The operation in Lebanon was certainly unprecedented in terms of the scale. At the onset of the war, only 1,000 Canadians registered with the embassy, which quickly ballooned to 30,000 a week into the conflict.

Although Lebanon was under complete blockade by the Israelis who bombed the main runway at the airport and blew up its fuel depots, Canada’s strong diplomatic relationships with both countries assured safe pathways to bus its citizens to an evacuation spot and then repatriate them via Cyprus.

In Sudan, however, de Lorimier said Canadian officials are dealing with two warring parties declaring ceasefires that never hold, and there’s a complete breakdown in the rule of law. The only blessing is the main airport in the capital Khartoum seems to be working of late, letting Canada shift its emergency evacuation efforts toward assisted departures through commercial transportation to exit the country.

Still, de Lorimier said there still could be a lot of uncertainty.

For example, on the first day of the Lebanese evacuation, the Canadian government had initially secured six ships to each carry 250 people out of the Lebanon’s main port. However, at the last minute, the Turkish company that loaned the boats was not satisfied with the security assurances and decided to send just one ship.

“We had prepared more than 1,000 people to evacuate. That’s when the press reported in Canada that the operation was a mess. We got really bad press. Some people were complaining that we left them out in the sun and they didn’t have water and they didn’t have food. It was quite something,” recalled de Lorimier, who didn’t sleep for weeks then and was running on his adrenalin.

“We almost had a catastrophe because we had this 1,000 people that were waiting in a room. We weren’t expecting to give them room and board for a night. So you can imagine kids running around and older people, and we didn’t even have enough restrooms.”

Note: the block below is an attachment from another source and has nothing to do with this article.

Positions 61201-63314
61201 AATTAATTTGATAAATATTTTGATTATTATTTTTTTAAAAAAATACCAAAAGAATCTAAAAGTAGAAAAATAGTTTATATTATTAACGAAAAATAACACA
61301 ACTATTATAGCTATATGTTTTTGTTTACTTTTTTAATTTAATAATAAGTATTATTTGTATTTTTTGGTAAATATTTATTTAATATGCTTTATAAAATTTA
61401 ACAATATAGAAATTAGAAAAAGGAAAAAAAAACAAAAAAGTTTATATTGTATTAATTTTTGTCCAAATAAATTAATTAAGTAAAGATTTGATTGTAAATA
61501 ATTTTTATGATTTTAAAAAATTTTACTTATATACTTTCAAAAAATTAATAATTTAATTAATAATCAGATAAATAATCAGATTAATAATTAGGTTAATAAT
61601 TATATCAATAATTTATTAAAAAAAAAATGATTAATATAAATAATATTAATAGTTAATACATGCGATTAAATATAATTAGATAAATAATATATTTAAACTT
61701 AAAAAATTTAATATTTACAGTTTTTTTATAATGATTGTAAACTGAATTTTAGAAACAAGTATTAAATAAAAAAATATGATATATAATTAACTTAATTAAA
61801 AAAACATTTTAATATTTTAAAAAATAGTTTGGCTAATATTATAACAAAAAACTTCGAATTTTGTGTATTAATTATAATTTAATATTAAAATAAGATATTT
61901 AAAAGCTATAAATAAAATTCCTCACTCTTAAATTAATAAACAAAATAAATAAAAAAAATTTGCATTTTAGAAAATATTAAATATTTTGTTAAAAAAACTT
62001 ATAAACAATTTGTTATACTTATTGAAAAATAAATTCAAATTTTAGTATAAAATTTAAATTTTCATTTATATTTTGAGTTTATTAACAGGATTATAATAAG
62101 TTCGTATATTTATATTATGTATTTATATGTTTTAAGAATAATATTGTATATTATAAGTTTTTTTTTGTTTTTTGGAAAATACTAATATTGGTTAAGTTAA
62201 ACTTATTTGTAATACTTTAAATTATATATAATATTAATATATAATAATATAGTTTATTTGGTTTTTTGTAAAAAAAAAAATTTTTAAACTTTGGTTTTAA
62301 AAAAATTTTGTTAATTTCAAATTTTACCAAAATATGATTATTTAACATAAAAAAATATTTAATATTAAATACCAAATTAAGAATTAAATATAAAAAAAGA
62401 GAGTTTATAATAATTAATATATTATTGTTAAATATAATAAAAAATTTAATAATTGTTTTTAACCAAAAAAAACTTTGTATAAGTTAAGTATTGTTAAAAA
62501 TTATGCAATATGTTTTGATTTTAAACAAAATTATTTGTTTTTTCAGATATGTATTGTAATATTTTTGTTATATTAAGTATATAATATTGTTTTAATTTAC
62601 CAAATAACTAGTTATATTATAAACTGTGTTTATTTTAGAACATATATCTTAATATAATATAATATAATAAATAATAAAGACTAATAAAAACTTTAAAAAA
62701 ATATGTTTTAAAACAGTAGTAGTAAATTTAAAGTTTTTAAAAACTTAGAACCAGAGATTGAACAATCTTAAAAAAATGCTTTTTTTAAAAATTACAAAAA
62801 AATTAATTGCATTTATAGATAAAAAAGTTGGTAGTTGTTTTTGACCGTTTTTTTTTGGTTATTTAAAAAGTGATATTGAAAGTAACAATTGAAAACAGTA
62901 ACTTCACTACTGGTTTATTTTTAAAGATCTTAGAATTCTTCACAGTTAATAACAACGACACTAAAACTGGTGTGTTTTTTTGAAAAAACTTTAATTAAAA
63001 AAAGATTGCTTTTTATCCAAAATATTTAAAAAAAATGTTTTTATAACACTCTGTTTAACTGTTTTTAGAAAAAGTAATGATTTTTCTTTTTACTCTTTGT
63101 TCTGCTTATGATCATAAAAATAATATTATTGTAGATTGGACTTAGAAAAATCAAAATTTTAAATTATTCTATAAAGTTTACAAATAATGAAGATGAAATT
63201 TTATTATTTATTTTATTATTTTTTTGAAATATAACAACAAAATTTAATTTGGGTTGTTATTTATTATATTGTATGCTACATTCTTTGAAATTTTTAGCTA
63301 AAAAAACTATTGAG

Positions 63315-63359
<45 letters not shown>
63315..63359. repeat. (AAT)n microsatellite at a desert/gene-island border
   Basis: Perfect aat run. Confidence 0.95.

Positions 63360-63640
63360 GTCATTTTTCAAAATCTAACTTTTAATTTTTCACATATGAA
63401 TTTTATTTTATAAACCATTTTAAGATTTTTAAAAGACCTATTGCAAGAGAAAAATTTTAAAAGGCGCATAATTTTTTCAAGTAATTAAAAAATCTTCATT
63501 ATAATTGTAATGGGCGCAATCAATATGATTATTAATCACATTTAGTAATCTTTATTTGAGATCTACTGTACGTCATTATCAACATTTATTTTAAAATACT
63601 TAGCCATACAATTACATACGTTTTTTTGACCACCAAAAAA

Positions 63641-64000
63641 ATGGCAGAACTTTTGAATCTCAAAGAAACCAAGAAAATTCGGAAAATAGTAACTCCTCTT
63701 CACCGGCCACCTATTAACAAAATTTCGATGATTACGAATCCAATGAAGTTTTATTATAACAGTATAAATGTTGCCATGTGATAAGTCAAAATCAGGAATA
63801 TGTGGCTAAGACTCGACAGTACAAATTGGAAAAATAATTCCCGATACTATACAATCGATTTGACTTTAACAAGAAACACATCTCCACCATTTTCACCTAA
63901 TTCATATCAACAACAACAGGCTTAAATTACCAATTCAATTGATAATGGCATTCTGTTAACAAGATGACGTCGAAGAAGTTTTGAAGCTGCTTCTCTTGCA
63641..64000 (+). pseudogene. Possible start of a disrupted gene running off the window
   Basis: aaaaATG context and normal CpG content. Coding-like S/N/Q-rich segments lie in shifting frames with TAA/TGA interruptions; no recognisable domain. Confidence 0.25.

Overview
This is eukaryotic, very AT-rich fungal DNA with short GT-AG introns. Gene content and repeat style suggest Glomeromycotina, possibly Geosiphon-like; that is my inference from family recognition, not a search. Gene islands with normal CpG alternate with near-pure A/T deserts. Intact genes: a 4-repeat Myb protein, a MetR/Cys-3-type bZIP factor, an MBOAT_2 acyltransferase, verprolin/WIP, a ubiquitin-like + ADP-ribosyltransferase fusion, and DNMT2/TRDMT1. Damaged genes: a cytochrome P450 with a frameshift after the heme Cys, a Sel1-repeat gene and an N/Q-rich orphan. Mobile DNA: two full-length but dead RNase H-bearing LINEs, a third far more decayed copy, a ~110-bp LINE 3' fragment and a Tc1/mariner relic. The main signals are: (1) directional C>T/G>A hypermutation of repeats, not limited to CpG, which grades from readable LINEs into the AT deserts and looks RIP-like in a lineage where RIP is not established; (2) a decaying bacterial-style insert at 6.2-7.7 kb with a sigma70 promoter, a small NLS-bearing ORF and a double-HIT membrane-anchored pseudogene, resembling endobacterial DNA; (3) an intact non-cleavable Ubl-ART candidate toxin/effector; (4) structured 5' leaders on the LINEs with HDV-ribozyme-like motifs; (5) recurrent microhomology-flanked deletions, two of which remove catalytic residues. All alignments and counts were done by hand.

Canada recognizes dual citizenships and dual citizens are treated equally as their Canadian-born peers, but the Lebanese evacuation led to a public debate about whether these individuals’ birth country or adopted country is actually responsible for them.

“If there’s a problem, is it not logical that he be supported by his birth country before being supported by the consular service of Canada, his country of adoption?” asked de Lorimier. Yet in the end, “anyone that had Canadian papers was evacuated.”

The evacuation effort would end up costing Canada $94 million, which also prompted prime minister Stephen Harper’s Conservative government in 2009 to restrict the passage of Canadian citizenship by descent to the first generation of Canadians born overseas.

In its post-mortem of the Lebanese operation, the Canadian Senate, made many recommendations, including urging Foreign Affairs officials to review and ensure adequate resources to missions in countries where the size of the Canadian population and regional risks are high.

In hindsight, de Lorimier said he felt the Lebanese operation was provided with proper resources, with 200 Foreign Affairs staffers redeployed from outside Lebanon to assist with the evacuation, along with additional immigration and military personnel.

“People will always say there’s not enough resources. That’s a tricky question. We evacuated 15,000 people and everybody made it … no casualties,” he noted.

“The first responsibility lies with you. You have to know what you’re getting into and where you’re going in terms of security, military and war and even tsunamis or earthquakes. There’s so many risks that you have to figure out and decide if you want to take the risk.”

Source: If you are in trouble abroad, will Canada come get you?

About Andrew
Andrew blogs and tweets public policy issues, particularly the relationship between the political and bureaucratic levels, citizenship and multiculturalism. His latest book, Policy Arrogance or Innocent Bias, recounts his experience as a senior public servant in this area.